13. The OPW airbag of any of claims 9 to 12, wherein the major, minor and seam portions of the airbag are coated with a light weight coating selected from silicone-based coatings (such as poly-dimethylenesiloxane), urethanes (such as polyurethane) and rubber compositions (such as polychloroprene), and wherein the light weight coating has a weight per unit area selected the group of ranges consisting of:

    a. from ≥ 5 g/m2 to ≤ 40 g/m2; and

    b. from ≥ 5 g/m2 to ≤ 20 g/m2.


     
    14. The OPW airbag of any of claims 9 to 13, wherein the major portion of the fabric:

    (i) is characterized by a gas permeability of <1 l/dm2/min, measured by Static Air Permeability with a test area of 100 cm2 and test pressure of 500 Pa, and/or

    (ii) exhibits a low surface flatness as characterized by laser surface profilometry giving an RMS surface roughness value of < 70 µm.


     
    15. The OPW airbag of any of claims 9 to 14, wherein the hot melt sealant material is present at a level of less than 100 g/m2.
     
    16. The OPW airbag of any of claims 9 to 15, which:

    (i) is made from an uncoated fabric in combination with seam sealing, or

    (ii) has an average coating weight over the entire surface of the airbag is selected from the group of ranges consisting of:

    a. from ≥ 10 g/m2 to ≤ 65 g/m2;

    b. ≥ 10 g/m2 to ≤ 35 g/m2; and

    c. ≥ 10 g/m2 to ≤ 25 g/m2.


     
    17. The OPW airbag of claim 9, wherein the airbag fabric has been calendered and wherein a light weight film has been applied to the calendered airbag fabric.
     
    18. The OPW airbag of claim 17, wherein the light weight film comprises at least one selected from polyurethanes, polyamides, polyolefins and polyesters, optionally,
    wherein the light weight film has weight per unit area of from ≥ 10 g/m2 to ≤ 50 g/m2, for example, from ≥ 20 g/m2 to ≤ 40 g/m2.
     
    19. The OPW airbag of any of claims 9 to 18, further comprising a double stitch around the entire seam, located ≥ 0.2 to ≤ 0.4 cm into the OPW chamber away from the OPW seam, for example 0.3 cm into the OPW chamber away from the OPW seam.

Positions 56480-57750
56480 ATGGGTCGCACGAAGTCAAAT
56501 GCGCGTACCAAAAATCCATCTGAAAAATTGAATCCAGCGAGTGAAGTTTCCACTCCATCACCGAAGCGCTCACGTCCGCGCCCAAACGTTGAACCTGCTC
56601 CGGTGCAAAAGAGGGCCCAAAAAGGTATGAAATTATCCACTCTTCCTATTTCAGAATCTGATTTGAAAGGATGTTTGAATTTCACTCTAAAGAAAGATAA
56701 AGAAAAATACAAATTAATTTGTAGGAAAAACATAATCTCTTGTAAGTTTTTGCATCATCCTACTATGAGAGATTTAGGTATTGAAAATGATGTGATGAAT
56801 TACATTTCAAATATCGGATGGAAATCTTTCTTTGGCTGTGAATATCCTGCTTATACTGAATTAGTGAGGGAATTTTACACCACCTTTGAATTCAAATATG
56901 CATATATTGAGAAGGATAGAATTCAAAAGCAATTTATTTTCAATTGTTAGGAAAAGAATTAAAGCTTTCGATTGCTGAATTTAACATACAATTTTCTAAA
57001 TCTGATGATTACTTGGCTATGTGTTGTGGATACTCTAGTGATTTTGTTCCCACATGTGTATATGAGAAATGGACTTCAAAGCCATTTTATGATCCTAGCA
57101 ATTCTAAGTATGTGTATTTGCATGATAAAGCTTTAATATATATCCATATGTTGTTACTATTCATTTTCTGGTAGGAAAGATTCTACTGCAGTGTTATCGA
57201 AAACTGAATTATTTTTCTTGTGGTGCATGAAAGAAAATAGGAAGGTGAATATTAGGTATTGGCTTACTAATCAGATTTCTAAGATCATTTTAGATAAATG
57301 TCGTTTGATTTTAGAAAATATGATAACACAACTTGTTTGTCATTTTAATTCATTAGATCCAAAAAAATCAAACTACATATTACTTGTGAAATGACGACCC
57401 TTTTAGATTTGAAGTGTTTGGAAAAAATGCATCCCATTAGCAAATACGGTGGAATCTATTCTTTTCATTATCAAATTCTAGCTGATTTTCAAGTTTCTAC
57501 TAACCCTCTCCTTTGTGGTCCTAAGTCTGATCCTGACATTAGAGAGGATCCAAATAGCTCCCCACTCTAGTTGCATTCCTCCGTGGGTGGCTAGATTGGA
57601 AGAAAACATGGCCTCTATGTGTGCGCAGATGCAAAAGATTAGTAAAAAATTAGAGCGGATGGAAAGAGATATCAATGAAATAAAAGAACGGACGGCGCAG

Ansprüche

    1. Verfahren zum Verringern von Luftaustritt aus einem einteilig gewebtem (OPW) Airbag (100), wobei das Verfahren Folgendes umfasst:

    Bilden eines OPW-Airbags, der Säume (120) aufweist; und

    Aufbringen eines Heißschmelzdichtungsmaterials auf einen Saum oder mehrere Säume des OPW-Airbags und nicht auf den Rest des OPW-Airbags.


     
    2. Verfahren nach Anspruch 1, weiter umfassend Kalandrieren des OPW-Airbags vor Aufbringen des Dichtungsmaterials auf den einen Saum oder die mehreren Säume, und/oder
    Aufbringen eines Leichtgewichtsbeschichtung über den OPW-Airbag nach Aufbringen des Dichtungsmaterials auf den einen Saum oder die mehreren Säume.
     
    3. Verfahren nach einem vorstehenden Anspruch, wobei die Leichtgewichtsbeschichtung in der Form eines Leichtgewichtsfilms ist, der aus Polyurethanen, Polyamiden, Polyolefinen und Polyestern ausgewählt ist, oder aus Dispersionen aus silikonbasierten Beschichtungen wie Polydimethylensiloxan, Polyurethan und Kautschukzusammensetzungen wie Polychloropren gebildet ist, mit einem Gewicht pro Einheitsfläche ausgewählt aus Bereichen, die aus der Gruppe ausgewählt sind, bestehend aus ≥ 5 g/m2 bis ≤ 40 g/m2 und aus ≥ 5 g/m2 bis ≤ 20 g/m2.
     
    4. Verfahren nach einem vorstehenden Anspruch, wobei das Heißschmelzdichtungsmaterial einen geringeren Schmelzbereich als ein Gewebe des OPW-Airbags aufweist, wie ≥ 50°C bis ≤ 180°C oder ≥ 120°C bis ≤ 160°C.
     
    5. Verfahren nach einem vorstehenden Anspruch, weiter umfassend Schmelzen, Anhaften und Komprimieren des Dichtungsmaterials in den OPW-Airbag-Saum und optional Kalandrieren des OPW-Airbags nach Aufbringen des Dichtungsmaterials.
     
    6. Verfahren nach einem vorstehenden Anspruch, wobei das Heißschmelzdichtungsmaterial: